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Archive | March, 2006

Oops, wrong glass

Eric Asimov of the New York Times writes occasionally about beer, though mostly about wine. In his new wine blog he drops in at Cafe D’Alsace, the NYC spot touting its beer sommelier. His description indicates that this could just be a sommelier (remember, wine sommelier is redundant) well versed in beer.

In any event, a nice discussion of beer and food – and a well made point:

I might quibble a little with the beer selection. Except for two ales from Canada, all the brews are European. I understand the logic, to match the Alsace cuisine with beers from the neighborhood, but at a time when so many good American beers are being made, many in styles that would go with the food, it seems a shame not to offer even a few.

And then there was the matter of the Reissdorf Kolsch ordered as an aperitif. It was offered in half-liter glasses, totally the wrong choice – and this at a place promoting the importance of the proper glass.

A beer sommelier?

This New York Post features Aviram Turgeman, New York’s first beer sommelier.

Cheers to Cafe D’Alsace for showcasing beer as much as wine. “I love beer, and we had a lot of great beers at L’Express (the bistro on Park Avenue South he also owns), but no one knew about them,” said owner Simon Oren.

The restaurant does all the right things: a well-resented menu, good glassware, and Turgeman suggests beer and food pairings. This has to be a step in the right direction for beer.

But can you really have a beer sommelier? defines sommelier as “A restaurant employee who orders and maintains the wines sold in the restaurant and usually has extensive knowledge about wine and food pairings.” That would make wine sommelier redundant and beer sommelier meaningless.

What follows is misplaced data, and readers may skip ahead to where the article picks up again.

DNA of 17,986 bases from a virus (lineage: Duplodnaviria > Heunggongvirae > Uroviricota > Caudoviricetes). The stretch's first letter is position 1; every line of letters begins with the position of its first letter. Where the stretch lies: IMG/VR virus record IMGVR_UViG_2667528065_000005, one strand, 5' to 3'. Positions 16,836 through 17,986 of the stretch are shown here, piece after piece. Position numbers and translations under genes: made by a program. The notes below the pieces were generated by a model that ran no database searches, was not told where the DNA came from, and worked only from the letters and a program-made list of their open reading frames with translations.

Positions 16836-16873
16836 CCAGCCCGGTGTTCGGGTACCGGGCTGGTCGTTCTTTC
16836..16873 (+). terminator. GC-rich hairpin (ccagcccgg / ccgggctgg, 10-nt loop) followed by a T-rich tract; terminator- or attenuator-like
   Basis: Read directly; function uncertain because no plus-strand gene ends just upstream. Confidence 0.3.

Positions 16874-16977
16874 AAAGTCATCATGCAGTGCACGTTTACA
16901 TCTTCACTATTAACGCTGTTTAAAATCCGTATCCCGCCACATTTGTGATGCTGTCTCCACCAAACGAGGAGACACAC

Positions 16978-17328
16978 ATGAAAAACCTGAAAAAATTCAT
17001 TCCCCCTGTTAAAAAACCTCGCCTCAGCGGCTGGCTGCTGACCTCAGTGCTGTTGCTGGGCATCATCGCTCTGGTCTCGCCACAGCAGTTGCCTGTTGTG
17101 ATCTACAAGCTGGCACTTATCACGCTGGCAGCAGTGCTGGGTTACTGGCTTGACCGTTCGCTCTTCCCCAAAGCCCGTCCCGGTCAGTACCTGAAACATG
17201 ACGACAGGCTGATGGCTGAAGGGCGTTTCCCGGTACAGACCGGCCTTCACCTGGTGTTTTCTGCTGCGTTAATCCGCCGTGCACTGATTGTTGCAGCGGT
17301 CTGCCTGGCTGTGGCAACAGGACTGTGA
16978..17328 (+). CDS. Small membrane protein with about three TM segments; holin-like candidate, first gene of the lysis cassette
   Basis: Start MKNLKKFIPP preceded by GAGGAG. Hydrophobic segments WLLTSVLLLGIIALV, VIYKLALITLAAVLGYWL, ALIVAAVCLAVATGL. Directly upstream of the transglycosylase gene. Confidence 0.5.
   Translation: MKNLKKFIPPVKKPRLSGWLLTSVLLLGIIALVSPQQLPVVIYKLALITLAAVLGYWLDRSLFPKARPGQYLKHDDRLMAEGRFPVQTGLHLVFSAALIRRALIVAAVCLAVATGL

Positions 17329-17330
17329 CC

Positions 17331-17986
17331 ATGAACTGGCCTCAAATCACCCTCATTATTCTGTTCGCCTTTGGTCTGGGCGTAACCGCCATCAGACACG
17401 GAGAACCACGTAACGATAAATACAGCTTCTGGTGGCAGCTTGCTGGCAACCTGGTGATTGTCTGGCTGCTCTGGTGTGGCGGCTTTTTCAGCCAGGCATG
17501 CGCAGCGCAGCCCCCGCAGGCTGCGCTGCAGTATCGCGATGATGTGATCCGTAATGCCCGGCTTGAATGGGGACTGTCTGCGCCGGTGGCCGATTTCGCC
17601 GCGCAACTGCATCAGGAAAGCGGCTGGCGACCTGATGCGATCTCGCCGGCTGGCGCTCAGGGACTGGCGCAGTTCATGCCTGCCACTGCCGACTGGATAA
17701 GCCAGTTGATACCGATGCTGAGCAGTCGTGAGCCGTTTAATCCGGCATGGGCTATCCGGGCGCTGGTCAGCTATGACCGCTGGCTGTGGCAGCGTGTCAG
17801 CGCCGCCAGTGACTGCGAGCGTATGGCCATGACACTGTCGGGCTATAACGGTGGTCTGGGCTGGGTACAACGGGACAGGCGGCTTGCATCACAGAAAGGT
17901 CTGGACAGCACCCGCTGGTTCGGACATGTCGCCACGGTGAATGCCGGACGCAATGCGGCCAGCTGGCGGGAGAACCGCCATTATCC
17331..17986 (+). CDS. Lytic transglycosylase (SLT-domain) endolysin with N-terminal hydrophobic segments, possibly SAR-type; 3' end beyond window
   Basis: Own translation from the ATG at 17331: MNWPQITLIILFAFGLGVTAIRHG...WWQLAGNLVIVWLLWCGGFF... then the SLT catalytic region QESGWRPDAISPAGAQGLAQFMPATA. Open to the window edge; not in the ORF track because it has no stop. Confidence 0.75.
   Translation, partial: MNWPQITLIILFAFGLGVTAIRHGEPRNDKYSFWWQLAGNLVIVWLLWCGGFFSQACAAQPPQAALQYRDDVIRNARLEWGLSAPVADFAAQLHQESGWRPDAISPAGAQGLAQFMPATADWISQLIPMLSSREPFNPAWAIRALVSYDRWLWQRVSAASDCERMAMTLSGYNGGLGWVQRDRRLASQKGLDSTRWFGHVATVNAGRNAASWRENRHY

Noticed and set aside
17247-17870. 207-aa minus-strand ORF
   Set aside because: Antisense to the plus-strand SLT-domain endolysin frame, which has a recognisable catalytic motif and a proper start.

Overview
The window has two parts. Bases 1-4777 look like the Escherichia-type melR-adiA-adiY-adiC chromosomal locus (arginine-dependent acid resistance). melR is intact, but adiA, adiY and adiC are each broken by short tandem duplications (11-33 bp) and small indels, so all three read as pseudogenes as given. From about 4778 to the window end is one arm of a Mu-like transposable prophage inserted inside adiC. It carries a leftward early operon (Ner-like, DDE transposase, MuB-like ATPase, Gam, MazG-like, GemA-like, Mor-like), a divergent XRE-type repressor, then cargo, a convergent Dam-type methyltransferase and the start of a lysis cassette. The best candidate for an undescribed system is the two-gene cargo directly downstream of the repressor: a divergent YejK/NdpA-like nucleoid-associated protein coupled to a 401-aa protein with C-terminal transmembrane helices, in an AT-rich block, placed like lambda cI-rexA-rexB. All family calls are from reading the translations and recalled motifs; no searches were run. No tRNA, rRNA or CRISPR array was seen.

But enough of semantics. While you might be able to just call yourself a beer sommelier, nor there is no legal requirement in the U.S. to be certified as a wine sommelier, if you want to put M.S. (Master Sommelier) after your name that’s an entirely different matter.

The Court of Master Sommeliers requires candidates pass three levels of examinations. The first level is the Introductory Sommelier Course. Next is the Advance Course. SF Sommelier Consulting provides this description of the Advanced Course exam:

The first section is theory. It is an 82 question test with 20 multiple choice and 62 short answer questions. One hour is allowed for completion.

The second section is blind tasting. The candidate enters a room with a table with six glasses of wine on it and two Master Sommeliers sitting on the opposite side of the table. They listen as you swirl, sniff, taste and talk about each wine. You have 25 minutes total to identify all six. These wines can be from anywhere in the world, but they stick to classic examples. Points are given for your analysis and deductive reasoning as well as your identification of the wines.